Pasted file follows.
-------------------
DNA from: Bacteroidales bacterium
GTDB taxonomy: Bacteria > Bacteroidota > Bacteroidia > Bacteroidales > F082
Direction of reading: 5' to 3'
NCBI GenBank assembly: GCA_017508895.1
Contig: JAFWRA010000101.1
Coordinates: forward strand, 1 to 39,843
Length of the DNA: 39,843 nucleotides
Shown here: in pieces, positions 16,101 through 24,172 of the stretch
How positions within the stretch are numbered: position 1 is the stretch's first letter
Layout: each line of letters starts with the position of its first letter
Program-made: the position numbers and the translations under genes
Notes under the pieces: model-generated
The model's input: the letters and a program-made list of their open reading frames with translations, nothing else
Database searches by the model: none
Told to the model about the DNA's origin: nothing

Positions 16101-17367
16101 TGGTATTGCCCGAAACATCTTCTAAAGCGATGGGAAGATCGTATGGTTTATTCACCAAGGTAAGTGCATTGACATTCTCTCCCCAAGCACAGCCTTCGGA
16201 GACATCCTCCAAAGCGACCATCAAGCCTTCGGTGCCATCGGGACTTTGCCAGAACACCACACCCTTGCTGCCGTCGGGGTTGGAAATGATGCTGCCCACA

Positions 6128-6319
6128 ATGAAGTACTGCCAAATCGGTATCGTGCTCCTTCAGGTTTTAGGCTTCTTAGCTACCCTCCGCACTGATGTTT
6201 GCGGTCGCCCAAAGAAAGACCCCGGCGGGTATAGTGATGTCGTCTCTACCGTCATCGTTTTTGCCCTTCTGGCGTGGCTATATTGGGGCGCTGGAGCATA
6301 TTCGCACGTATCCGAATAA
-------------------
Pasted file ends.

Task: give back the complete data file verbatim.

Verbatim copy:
DNA from: Bacteroidales bacterium
GTDB taxonomy: Bacteria > Bacteroidota > Bacteroidia > Bacteroidales > F082
Direction of reading: 5' to 3'
NCBI GenBank assembly: GCA_017508895.1
Contig: JAFWRA010000101.1
Coordinates: forward strand, 1 to 39,843
Length of the DNA: 39,843 nucleotides
Shown here: in pieces, positions 16,101 through 24,172 of the stretch
How positions within the stretch are numbered: position 1 is the stretch's first letter
Layout: each line of letters starts with the position of its first letter
Program-made: the position numbers and the translations under genes
Notes under the pieces: model-generated
The model's input: the letters and a program-made list of their open reading frames with translations, nothing else
Database searches by the model: none
Told to the model about the DNA's origin: nothing

Positions 16101-17367
16101 TGGTATTGCCCGAAACATCTTCTAAAGCGATGGGAAGATCGTATGGTTTATTCACCAAGGTAAGTGCATTGACATTCTCTCCCCAAGCACAGCCTTCGGA
16201 GACATCCTCCAAAGCGACCATCAAGCCTTCGGTGCCATCGGGACTTTGCCAGAACACCACACCCTTGCTGCCGTCGGGGTTGGAAATGATGCTGCCCACA

Positions 6128-6319
6128 ATGAAGTACTGCCAAATCGGTATCGTGCTCCTTCAGGTTTTAGGCTTCTTAGCTACCCTCCGCACTGATGTTT
6201 GCGGTCGCCCAAAGAAAGACCCCGGCGGGTATAGTGATGTCGTCTCTACCGTCATCGTTTTTGCCCTTCTGGCGTGGCTATATTGGGGCGCTGGAGCATA
6301 TTCGCACGTATCCGAATAA